ReviewGame review: Just Dance 2017 is as baffling as ever, even if it does get you dancing
While it’s functional and includes a decent smattering of songs to dance to, there are tracking issues with game meant to teach you dance moves, and some of the design is bizarre
Just Dance is a baffling series and Just Dance 2017 is no different. It’s always been available on consoles that have never quite nailed full-body tracking (the Wii comes to mind).
When it made its debut via the Xbox’s Kinect peripheral, the game improved slightly with the ability to include your entire body in the mix. But the new iteration for the Nintendo Switch feels as crippled as ever, with a release that didn’t really seem as though it had a legitimate reason to be made other than to cash in on the fact that Nintendo has released a new console.
While it’s functional and includes a decent smattering of songs to dance to, there are also tracking issues, some bizarre design decisions, and the general question of “why does this exist when there’s better technology to play it on?” Despite all of this, I just danced.
In Just Dance 2017, you gather some friends (or play by yourself), pick a track, and follow the dancer onscreen as they perform a dance routine. At the bottom corner of the screen you’ll see the prompts you’re meant to follow in time with the star dancer, silhouetted colourfully against the screen.
The prompts come fast and furious, but each step is generally repeated a couple of times for you to get the hang of things. You’ll earn points if you perform well enough, and, depending on what mode you play in, you’ll either come out a winner or you’ll amass currency with which you can unlock additional songs.
Playing your standard “Just Dance” mode is the easiest way to get started, and you’re told you only need one to participate, or you can opt to download the “Just Dance” app and play along with your smartphone. The Switch’s Joy-Con is the optimal control method here as it comes with the wrist strap so you’re not one flail away from sending the Joy-Con (or your phone) through the TV. It’s also responsible for smoother input and improved tracking, if you can indeed call what Just Dance 2017 (and the series in its entirety) tracking.
You use one Joy-Con apiece to play, or as previously stated, your smartphone, equipped with the “Just Dance” app. This isn’t new to the series, but it’s beyond me (unless you don’t have enough Joy-Con controllers) why you’d want to use the app instead of the controllers that came with the sweet new console you just bought. In any case, however, tracking is a major issue here. Yes, the Joy-Con will measure your movements, but only those relegated to the positioning of your arm.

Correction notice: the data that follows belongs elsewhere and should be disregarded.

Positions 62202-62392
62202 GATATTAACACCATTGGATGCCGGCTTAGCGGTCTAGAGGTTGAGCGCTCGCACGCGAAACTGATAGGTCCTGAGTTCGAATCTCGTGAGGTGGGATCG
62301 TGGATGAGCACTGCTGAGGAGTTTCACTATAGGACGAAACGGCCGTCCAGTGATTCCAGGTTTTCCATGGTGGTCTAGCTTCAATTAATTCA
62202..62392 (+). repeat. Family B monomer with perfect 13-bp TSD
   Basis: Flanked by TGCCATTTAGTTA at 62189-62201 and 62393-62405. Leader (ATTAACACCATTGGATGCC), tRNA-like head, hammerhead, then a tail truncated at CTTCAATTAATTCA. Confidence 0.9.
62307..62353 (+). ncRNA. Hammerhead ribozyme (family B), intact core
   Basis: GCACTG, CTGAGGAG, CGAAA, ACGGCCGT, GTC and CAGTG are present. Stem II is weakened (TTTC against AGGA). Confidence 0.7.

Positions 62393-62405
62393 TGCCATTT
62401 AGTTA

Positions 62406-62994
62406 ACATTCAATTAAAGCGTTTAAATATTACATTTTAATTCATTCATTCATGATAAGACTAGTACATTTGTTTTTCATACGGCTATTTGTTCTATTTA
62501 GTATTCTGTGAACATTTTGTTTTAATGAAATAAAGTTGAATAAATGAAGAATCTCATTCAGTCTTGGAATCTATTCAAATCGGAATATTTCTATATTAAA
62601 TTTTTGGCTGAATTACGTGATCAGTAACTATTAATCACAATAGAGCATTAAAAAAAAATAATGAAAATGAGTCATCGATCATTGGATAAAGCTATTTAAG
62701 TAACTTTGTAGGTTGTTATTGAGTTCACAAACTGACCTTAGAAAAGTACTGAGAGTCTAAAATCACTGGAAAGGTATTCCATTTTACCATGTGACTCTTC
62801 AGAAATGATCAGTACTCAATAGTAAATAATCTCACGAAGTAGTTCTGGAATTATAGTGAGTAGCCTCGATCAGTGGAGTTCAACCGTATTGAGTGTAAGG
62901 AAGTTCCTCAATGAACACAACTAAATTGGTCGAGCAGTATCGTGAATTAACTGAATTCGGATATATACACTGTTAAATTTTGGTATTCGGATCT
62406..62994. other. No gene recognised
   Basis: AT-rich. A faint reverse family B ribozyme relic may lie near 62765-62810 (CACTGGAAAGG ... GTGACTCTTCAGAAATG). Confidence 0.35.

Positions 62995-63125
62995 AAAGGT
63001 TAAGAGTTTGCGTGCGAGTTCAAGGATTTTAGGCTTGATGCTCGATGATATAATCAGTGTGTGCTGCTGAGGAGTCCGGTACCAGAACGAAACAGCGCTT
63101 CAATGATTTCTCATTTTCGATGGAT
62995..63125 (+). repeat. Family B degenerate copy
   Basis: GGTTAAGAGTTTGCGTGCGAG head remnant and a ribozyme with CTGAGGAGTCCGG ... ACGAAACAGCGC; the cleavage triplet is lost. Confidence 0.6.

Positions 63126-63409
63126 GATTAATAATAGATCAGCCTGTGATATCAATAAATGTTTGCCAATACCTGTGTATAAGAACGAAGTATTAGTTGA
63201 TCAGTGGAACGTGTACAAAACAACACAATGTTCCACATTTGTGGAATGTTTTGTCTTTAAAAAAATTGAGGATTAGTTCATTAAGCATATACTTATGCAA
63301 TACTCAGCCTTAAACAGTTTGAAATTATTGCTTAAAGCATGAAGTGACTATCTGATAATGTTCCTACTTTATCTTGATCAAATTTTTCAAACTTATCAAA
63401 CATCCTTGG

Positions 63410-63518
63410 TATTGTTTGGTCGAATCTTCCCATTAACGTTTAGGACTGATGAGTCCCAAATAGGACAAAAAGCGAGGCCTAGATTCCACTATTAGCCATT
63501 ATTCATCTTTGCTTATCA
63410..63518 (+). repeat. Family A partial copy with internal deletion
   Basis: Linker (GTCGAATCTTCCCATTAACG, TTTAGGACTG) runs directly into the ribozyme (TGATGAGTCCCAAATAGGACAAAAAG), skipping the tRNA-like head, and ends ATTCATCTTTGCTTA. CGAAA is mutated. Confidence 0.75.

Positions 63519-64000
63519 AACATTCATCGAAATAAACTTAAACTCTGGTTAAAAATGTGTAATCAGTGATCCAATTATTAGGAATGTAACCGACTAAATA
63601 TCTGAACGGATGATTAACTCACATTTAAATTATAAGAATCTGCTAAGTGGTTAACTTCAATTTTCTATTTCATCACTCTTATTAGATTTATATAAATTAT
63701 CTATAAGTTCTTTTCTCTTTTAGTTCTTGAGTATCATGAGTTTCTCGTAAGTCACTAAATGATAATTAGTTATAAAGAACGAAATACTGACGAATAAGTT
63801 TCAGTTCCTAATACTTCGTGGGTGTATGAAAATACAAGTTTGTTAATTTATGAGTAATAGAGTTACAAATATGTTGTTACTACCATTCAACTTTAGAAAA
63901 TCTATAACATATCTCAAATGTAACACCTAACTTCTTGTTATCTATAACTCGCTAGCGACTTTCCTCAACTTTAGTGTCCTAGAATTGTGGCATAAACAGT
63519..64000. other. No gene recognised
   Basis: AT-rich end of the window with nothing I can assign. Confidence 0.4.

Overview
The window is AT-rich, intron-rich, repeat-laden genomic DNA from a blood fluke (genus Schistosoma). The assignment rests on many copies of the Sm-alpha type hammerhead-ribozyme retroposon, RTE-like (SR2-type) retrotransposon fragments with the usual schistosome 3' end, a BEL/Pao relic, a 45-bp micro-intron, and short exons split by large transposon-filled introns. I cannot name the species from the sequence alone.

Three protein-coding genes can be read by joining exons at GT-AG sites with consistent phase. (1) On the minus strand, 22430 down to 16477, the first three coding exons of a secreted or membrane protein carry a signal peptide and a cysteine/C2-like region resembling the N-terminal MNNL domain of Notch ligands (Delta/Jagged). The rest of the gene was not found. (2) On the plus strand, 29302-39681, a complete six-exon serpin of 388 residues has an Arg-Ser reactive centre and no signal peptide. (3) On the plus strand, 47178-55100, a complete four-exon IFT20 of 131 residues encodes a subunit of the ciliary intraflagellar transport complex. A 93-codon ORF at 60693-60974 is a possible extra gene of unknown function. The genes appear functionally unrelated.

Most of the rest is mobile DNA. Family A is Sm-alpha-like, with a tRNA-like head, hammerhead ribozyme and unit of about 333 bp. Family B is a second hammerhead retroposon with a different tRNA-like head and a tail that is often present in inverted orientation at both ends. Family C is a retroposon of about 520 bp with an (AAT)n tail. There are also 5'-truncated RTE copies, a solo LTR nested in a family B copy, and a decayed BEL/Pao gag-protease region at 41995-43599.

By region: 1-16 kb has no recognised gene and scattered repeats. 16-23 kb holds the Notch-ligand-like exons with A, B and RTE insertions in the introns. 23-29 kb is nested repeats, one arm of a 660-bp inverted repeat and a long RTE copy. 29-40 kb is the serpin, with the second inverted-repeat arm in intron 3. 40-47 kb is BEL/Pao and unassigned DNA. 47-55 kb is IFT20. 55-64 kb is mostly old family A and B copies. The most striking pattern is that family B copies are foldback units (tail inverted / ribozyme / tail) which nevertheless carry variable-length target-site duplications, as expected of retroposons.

For example, I was gung ho about testing Just Dance 2017 and threw myself into routines, doing my best to mimic the dancers. I played my heart out. So imagine my surprise when I realised that while sitting I could perform just as well as long as I went along with the arm movements for each step. And by going along with the movements, I mean lazily waving my arms around and completely missing other steps.
The Joy-Con simply isn’t able to figure out if you’re moving your lower body or even if you’re right on the money. That’s not the Joy-Cons’ fault, however, nor has it been the Wii’s fault or your smartphone’s fault. That’s the limitations of the tech, which has always been such that you can flail about like a fish and still perform reasonably well, receiving positive rankings by the end of the song.
This is very much a game for casual audiences, and people I’d wager who would never actually want their dance moves scored. That’s why Ubisoft was able to get by with including only a paltry 40-something songs, many of which include some of the most boring pop hits I could imagine, such as Maroon 5’s Don’t Wanna Know and the worst Hatsune Miku song of all time, PoPiPo.
That’s where Just Dance Unlimited comes in, Ubisoft’s push for a subscription service with additional songs you can pay to use in your game. It’s US$4.99 a month, US$9.99 for three months, and US$29.99 for the entire year if you want access to 200-plus additional songs. Locking additional songs behind a paywall like this is understandable for the ecosystem of Just Dance going forward, but for a game that hardly scores you on your performance, to the point where you could look up videos of each song on YouTube and get a similar effect, is a bit shameless.
For one of the earliest Nintendo Switch games, Just Dance 2017 is disappointing. There’s little substance here, certainly not enough to recommend shelling out cash for Just Dance Unlimited or even playing this game instead of just turning on the radio and dancing to your own routines.
It will likely please casual fans who don’t know any better, but if you really want to learn how to dance wait for the inevitable full-body VR trainer or just roll it on back to Dance Central, the undisputed dance trainer of the previous decade. You’ll learn a lot more, and it’s still great at parties.